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FATMAP difficulty grade
Pikes Peak towers high above the city of Colorado Springs and the rest of the Colorado Front Range.
Known as “America’s Mountain,” this epic mountain summit rises to an elevation of 14,114 feet above sea level, making it one of Colorado’s 53 iconic 14ers. The Barr Trail drops off the mountain summit and ends in the town of Manitou Springs, elevation 6,900 feet.
That means if you choose to shuttle up to the top of Pikes Peak via the toll road, you’ll get to rip down over 7,000 vertical feet of singletrack from mountain summit to valley floor below! Be forewarned: the first stretch of singletrack descending off of the summit before it reaches treeline is only partially rideable.
Exactly how rideable it is depends entirely on your skillset, and how comfortable you are pedaling the more exposed sections of trail.
The singletrack offers up tight, rocky switchbacks, blocky talus, chunky up-and-overs, and countless ledge drops.
For most riders, it can easily take a couple of hours to descend down to treeline at ~12,000 feet.
Once down below treeline, the singletrack is still quite technical, but the obstacles are no longer quite as awkward, meaning the trail is generally rideable for advanced-level riders.
Roots begin to mix with the rocks, but you’ll still need to negotiate a series of never-ending rock gardens, drops, and other assorted gnar. After a few miles of relentless rock gardens, the singletrack begins to smooth out and straighten, allowing you to pick up speed quickly.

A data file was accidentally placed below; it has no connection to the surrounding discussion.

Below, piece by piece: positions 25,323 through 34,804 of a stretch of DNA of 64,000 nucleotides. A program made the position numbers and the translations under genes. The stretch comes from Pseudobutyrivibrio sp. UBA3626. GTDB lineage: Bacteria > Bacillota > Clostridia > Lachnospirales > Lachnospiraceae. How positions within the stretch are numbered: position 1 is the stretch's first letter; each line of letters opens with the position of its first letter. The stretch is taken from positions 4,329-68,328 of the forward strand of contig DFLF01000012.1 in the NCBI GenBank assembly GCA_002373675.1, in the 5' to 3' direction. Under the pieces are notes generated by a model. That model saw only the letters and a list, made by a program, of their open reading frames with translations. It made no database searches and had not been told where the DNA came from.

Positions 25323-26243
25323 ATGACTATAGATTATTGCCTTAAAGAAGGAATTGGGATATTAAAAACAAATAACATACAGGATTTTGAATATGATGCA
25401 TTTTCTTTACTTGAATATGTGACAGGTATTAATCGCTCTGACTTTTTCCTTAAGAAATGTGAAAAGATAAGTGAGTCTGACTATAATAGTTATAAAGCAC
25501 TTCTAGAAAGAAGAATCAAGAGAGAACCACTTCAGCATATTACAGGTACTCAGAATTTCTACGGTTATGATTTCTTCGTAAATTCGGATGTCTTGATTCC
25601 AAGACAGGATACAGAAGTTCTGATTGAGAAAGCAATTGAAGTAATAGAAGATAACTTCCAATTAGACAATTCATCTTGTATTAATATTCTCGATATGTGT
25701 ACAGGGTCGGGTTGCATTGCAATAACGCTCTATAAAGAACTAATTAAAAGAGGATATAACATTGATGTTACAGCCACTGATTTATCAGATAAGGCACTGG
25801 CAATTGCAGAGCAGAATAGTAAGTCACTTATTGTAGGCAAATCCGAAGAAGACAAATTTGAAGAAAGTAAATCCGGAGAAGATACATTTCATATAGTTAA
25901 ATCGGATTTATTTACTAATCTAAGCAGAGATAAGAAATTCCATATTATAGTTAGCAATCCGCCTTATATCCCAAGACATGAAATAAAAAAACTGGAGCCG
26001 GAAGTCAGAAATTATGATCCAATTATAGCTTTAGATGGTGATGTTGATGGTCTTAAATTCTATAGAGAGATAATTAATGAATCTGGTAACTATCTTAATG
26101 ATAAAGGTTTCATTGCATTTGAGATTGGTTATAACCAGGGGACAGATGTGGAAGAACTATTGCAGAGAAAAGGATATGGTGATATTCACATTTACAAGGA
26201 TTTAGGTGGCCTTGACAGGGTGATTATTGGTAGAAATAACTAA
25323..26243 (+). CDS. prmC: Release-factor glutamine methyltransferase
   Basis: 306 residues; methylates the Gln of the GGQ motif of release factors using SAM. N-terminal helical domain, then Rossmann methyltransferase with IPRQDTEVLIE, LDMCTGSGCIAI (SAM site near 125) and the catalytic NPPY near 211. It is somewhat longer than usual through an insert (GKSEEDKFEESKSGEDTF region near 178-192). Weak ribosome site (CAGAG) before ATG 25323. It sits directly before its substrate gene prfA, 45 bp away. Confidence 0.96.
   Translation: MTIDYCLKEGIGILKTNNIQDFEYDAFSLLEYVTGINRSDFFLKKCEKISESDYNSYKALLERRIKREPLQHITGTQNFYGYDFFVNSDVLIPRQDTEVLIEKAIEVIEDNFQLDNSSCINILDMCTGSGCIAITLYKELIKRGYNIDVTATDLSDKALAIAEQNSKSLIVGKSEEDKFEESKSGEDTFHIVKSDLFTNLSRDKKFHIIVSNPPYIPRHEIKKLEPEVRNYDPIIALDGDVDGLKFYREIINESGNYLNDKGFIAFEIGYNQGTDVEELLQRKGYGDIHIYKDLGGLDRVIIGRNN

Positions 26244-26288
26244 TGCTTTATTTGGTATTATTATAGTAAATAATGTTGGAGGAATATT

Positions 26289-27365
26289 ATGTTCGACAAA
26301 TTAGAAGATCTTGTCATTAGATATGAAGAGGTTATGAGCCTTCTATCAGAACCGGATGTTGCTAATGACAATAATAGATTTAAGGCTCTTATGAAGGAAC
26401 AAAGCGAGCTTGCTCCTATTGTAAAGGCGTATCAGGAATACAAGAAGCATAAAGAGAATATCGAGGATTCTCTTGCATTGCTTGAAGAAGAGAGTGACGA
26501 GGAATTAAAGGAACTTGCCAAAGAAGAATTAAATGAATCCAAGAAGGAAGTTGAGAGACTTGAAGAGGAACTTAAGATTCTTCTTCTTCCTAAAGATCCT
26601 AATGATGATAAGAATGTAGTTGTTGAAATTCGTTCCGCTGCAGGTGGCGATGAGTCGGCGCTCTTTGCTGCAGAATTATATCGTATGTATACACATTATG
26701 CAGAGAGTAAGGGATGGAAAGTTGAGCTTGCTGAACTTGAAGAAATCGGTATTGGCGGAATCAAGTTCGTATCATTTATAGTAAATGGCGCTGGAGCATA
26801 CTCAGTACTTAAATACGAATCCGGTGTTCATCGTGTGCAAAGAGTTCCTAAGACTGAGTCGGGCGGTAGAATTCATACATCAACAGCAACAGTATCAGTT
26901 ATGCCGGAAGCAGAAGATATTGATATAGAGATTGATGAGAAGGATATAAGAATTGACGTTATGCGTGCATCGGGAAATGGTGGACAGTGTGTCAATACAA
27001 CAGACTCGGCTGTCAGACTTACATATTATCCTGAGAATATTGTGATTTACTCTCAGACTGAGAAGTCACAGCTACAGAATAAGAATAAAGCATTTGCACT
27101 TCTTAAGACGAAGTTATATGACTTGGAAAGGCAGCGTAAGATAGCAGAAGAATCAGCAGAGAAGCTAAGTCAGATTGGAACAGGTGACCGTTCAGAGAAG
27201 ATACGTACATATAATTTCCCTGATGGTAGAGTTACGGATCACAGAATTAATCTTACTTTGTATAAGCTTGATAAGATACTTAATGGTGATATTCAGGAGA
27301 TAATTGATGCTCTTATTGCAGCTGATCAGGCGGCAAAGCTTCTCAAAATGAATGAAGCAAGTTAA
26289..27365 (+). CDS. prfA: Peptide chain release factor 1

Finally it feels like you’re actually RIDING down a mountain! Lower down, the trail intersects with the Manitou Incline, and trail traffic picks up significantly due to hikers completing shorter loops from the bottom of the mountain.
Be aware that Pikes Peak even at the most off-peak time is an extremely popular hike, despite the cog railway that runs to the summit.
At any time of the day or night and on any day of the week you WILL encounter other trail users. Consequently, while not legally required, it’s mandatory to ride this shuttle ride during the week day when the crowds are lighter.
Avoid weekends at all costs.
Not only will you have fewer negative encounters with other trail users, but you’ll get to spend more time actually riding your bike instead of standing on the side of the trail waiting for other users to pass. On the final stretch of singletrack, the trail gets twistier and a bit more technical again, dropping into steep, banked switchbacks.
Slalom around the trail obstacles—both immobile rocks and hiking human beings—as you complete what might just be the most epic mountain bike shuttle run on the planet.